Understanding Home Care

Understanding home care

Everything you need to know about different types of home care

If you’ve been researching care options for your loved one, you may have come across a lot of new language – such as care management or case management, assessed needs, fully versus self-managed care, and levels of home care.  What does it all mean?

Home care: In the beginning

Let’s start at the very beginning. You might have noticed that your loved one isn’t managing quite as capably as they once did, or perhaps mum or dad are calling more frequently to ask for help, relying more heavily on you and the family to manage things for them.  There is support available to help your loved one continue to live safely and independently at home, and to allow you to retain your role as son, daughter, or other family member on a more social level.  Aged care support at home is available to Australians over 65, and over the age of 50 for people of Aboriginal and/or Torres Strait Islander origin. The first step is registering with My Aged Care My Aged Care to understand the services available and arrange an assessment.  The government is currently reviewing the assessment process to consolidate assessment for aged care programs into a single assessment which will come into effect in July 2024.

An aged care assessment

An aged care assessment might be arranged by your GP or hospital staff after a stay, but you or loved one can request an assessment by visiting the My Aged Care website and completing an online form, or phoning 1800 200 422.  It’s important to be aware that there will be a waiting period for the assessment depending on your loved one’s care needs and the availability of assessors.  You can help speed up the process by providing details of care needs and any medical conditions. The assessment will ideally take place in your loved one’s home, although some are completed online or by phone, and may take two to three hours. It’s wise to attend with your loved one if possible, to encourage them to open up about tasks they are finding difficult, and so you can discuss the care that you’ve been providing. The purpose is to understand health and care needs and any support that’s already in place to determine if your loved one will receive government funded care, through which program and at what level.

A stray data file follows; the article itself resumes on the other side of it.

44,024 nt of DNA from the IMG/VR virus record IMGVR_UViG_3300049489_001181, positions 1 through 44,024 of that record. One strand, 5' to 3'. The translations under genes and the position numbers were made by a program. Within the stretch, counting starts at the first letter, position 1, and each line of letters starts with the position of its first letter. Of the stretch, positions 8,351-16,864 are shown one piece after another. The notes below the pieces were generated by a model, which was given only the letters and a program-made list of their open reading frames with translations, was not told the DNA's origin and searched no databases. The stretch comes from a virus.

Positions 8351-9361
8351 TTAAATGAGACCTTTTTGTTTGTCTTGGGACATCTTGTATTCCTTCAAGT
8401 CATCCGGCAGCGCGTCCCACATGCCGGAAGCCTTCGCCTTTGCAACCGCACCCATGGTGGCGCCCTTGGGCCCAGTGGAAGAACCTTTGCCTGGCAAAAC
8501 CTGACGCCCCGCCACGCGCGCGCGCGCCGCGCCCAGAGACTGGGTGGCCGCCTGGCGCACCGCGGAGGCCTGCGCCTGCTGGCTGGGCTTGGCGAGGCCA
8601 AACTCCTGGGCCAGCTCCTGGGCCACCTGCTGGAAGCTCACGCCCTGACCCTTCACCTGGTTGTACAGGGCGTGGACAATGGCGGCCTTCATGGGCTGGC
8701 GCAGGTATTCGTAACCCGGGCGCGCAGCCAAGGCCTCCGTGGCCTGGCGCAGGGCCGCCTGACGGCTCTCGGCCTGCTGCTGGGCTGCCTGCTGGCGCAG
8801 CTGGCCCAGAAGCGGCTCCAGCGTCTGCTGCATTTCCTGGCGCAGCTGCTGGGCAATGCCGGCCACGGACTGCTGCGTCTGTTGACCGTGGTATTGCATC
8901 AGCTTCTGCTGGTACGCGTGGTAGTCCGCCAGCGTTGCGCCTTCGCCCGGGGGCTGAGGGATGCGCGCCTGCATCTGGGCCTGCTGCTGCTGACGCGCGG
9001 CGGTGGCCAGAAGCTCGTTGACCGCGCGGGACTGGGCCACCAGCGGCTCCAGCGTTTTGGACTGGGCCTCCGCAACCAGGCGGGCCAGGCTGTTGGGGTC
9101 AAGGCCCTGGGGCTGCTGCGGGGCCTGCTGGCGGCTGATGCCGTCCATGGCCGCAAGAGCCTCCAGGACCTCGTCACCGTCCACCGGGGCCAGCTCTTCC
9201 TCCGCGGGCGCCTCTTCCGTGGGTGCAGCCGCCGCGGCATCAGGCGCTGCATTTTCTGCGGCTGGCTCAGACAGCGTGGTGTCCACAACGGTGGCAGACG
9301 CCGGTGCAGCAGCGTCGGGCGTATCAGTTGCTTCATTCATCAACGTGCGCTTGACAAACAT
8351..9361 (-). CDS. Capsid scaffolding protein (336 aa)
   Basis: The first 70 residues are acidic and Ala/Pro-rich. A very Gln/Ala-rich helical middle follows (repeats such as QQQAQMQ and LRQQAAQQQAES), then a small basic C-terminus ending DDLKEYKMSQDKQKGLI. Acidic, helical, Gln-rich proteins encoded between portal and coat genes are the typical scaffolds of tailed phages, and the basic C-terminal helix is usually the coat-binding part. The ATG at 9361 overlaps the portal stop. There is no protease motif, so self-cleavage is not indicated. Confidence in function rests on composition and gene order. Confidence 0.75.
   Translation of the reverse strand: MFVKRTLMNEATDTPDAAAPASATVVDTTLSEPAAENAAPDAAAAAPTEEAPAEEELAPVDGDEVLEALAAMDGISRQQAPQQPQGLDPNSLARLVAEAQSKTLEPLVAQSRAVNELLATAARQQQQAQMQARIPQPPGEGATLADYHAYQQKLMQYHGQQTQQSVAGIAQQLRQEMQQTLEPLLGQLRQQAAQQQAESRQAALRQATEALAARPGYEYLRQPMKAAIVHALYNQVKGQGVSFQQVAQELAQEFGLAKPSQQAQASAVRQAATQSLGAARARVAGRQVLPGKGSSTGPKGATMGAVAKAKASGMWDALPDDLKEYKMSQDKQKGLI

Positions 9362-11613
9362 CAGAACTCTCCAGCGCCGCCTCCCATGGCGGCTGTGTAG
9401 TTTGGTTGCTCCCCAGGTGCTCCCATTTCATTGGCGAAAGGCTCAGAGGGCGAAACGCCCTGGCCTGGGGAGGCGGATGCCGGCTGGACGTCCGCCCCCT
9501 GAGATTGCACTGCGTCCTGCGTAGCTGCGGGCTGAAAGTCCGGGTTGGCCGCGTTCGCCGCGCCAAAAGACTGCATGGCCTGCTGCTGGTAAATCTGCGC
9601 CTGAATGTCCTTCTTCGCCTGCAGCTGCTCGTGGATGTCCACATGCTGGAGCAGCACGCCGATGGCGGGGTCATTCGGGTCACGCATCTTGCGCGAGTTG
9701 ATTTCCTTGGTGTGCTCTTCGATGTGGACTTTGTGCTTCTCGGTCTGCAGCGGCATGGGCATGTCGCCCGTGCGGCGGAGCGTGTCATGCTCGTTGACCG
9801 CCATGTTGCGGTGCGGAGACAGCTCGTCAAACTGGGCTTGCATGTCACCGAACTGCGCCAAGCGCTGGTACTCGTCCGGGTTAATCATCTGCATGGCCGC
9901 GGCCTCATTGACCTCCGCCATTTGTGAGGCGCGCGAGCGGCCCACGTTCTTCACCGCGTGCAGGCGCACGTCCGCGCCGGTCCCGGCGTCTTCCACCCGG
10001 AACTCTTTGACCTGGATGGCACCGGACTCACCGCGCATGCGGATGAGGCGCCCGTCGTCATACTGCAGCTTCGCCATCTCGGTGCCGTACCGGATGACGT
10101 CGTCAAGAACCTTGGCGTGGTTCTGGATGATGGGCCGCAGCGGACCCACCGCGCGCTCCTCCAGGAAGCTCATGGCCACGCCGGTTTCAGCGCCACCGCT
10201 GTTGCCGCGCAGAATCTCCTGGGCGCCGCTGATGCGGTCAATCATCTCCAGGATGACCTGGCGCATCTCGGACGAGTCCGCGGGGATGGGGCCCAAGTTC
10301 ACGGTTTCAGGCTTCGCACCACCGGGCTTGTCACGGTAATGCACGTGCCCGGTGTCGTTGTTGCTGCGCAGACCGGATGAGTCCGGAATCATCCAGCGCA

Different types of care

Aged care in the home may be “entry level care’’ delivered via Commonwealth Home Support Programme (CHSP) or the more complex care delivered by Home Care Packages. Commonwealth Home Support is for those who need help with only a few things around the home or garden or limited allied health and is provided as subsidised care.  Your loved one will be asked to contribute financially to each service which may be $10 for a cleaner and $15 for a podiatrist. Home Care Packages are provided at four different funding levels depending on assessed care needs, from Level 1 at $10,271 to Level 4 which delivers $59,934 to allow for low to high, complex care needs. The care is co-designed with your loved one to meet their needs and fees are paid from the package.  At present, there is no income assessment required for Commonwealth Home Support, but all recipients of Home Care Packages will be required to complete an income assessment with Services Australia, formerly Centrelink. If your loved one is not a full pensioner, it’s likely they will be asked to contribute to their Home Care Package, anything from a few dollars per day to $35.95 per day if they have a high income.  The income tested fee has an annual and a lifetime cap of $13,087.39 and $78,524.69 respectively.  The cap applies to both home and residential aged care.